Is Provigil Effective for the Symptoms of
ADD and ADHD?
Provigil is an interesting drug. It keeps narcoleptics from
falling asleep and it also appears to help people with Attention
Deficit Disorder (ADD) and Attention Deficit Hyperactive Disorder
(ADHD) stay focused.
But how effective is Provigil for ADHD? That depends entirely on
which study you review since Provigil has shown mixed results in
studies related to ADHD treatment. The results of one study
published in July 2000 were so disappointing that the manufacturer
of the medication, Cephalon Inc., decided to pursue other
indications for the drug. Then, in February 2001, the Journal of
the American Academy of Child and Adolescent Psychiatry published
the results of a study that indicated potential benefit of
Provigil (monafinil) as a once-daily ADHD treatment. The most
recent research, performed by the manufacturer in an effort to
gain FDA approval, showed “significant improvement” when compared
to a placebo.
Your body will be the best judge of Provigil’s worth as a
medications ADHD treatment. But before you run to your doctor’s office asking
for a prescription, there are side effects and warnings you need
to be aware of.
Provigil (modafinil) Side Effects:
_ Blurred vision.
_ Dry mouth.
_ Nausea, vomiting, abdominal pain.
_ Constipation or diarrhea.
_ Sleep disturbances/insomnia.
_ Loss of appetite/weight loss.
_ Stuffy nose.
_ Back pain.
_ Anxiety and agitation.
_ Nervousness, aggression, hostility.
_ Unstable moods.
_ Decreased sex drive.
_ "Pins and Needles" feeling.
_ Rash or itching.
_ Widening of blood vessels.
_ Weakness or loss of strength.
_ High/increased blood pressure.
_ Alteration in results of liver function tests.
_ Chest pain.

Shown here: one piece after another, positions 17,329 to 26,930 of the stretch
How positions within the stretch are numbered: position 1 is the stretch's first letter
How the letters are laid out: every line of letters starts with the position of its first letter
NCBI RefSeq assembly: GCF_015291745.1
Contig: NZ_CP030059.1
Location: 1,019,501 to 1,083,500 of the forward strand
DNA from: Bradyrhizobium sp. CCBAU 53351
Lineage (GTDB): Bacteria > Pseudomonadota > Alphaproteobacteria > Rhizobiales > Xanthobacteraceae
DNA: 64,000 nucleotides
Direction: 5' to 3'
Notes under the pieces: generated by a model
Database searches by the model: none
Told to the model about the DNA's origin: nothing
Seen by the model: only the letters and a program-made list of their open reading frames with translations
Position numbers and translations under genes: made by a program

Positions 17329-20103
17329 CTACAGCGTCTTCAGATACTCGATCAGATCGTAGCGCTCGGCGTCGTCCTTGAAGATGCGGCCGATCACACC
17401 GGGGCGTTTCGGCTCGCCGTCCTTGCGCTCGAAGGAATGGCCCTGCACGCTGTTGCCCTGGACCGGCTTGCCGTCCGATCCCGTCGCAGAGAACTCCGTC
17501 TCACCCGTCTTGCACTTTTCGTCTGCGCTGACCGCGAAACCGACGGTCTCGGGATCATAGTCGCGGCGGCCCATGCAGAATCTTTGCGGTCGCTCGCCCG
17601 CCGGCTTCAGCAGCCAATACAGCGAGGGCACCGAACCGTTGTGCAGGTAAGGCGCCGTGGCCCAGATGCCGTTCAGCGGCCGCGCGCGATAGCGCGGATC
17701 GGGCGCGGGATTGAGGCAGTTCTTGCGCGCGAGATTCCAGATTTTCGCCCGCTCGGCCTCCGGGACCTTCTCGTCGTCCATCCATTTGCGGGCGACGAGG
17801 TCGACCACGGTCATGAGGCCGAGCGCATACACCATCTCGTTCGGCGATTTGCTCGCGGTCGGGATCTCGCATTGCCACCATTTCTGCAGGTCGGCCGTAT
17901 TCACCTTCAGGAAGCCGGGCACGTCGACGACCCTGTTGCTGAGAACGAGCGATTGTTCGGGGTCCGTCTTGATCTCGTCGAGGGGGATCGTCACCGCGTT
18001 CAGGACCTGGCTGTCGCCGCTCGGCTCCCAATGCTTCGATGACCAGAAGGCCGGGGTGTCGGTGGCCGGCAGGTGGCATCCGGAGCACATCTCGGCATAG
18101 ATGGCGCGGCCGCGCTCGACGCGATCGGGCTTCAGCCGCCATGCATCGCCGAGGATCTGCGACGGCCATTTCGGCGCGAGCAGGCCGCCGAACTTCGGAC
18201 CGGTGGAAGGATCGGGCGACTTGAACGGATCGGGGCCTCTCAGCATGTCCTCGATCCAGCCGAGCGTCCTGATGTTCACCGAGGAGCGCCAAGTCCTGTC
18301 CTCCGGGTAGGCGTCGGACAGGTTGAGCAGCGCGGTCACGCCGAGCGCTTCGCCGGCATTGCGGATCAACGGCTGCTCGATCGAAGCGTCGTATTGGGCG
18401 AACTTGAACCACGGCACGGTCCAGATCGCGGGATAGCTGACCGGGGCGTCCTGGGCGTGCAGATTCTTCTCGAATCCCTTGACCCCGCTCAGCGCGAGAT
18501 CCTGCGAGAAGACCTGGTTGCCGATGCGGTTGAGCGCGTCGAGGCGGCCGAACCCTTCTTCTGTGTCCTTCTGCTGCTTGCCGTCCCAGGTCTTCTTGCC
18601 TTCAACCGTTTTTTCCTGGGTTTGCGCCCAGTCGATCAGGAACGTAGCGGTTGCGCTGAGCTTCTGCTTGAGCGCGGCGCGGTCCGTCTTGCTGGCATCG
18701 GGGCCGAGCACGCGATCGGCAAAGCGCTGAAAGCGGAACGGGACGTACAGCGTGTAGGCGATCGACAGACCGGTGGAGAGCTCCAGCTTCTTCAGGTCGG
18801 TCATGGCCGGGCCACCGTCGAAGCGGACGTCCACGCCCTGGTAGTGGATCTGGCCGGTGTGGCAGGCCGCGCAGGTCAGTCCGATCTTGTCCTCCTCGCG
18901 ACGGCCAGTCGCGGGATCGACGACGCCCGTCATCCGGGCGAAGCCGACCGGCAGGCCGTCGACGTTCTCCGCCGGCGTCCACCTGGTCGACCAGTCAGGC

_ Increased heart rate.
_ Drug dependence.
_ Allergic reaction.
Provigil may be habit forming and has the potential for abuse and
dependence . You should discuss the abuse and dependence potential
of Provigil with your doctor. This drug should not be taken by
anyone who has been or currently is dependent on alcohol or drugs.
Symptoms of an Provigil overdose might include excitation,
agitation, insomnia, sleep disturbances, anxiety, irritability,
aggressiveness, confusion, nervousness, tremor, palpitations,
nausea, and diarrhea.
Before taking Provigil, tell your doctor if you have;
_ Left ventricular hypertrophy.
_ Chest pain.
_ Irregular heartbeats.
_ History of heart attack.
_ High blood pressure.
_ Unstable angina.
_ History of mental illness.
_ Kidney disease
_ Liver disease.
Contact your doctor immediately or seek emergency medical
attention if you experience any of the following uncommon but
serious side effects:
_ An allergic reaction (difficulty breathing; closing of the
throat; swelling of the lips, tongue, or face; or hives).
_ Irregular heartbeats.
_ Low or high blood pressure.
_ Shortness of breath.
Provigil may decrease the effects of birth control pills as well
as implantable formulations such as Norplant and Depo-Provera.
Women should use a second, non-hormonal form of birth control while
taking Provigil, and for one month after stopping Provigil, to
Before taking Provigil, tell your doctor if you are taking any of
the following drugs:
_ MAO inhibitors.
_ Tricyclic antidepressants.
_ Other stimulant medications.
_ Seizure medications.
_ Rifadin, Rimactane.
_ Neoral, Sandimmune.
Currently about 20,000 people use Provigil off-label to treat the
symptoms of ADHD. Doctors often prescribe drugs "off
label," meaning they prescribe the drug for a condition other than
what was approved by the FDA. Though it is legal for doctors to
prescribe drugs off-label, it is illegal for the drugmakers to
market their drugs for off-label uses.
Provigil’s manufacturer, Cephalon Inc., has requested FDA approval
for Attenace, a reformulation using Provigil’s active ingredient,
modafinil. By achieving FDA approval for Attenace Cephalon will be
allowed to market modafinil for ADHD. Attenace is expected to hit
pharmacy shelves in early 2006.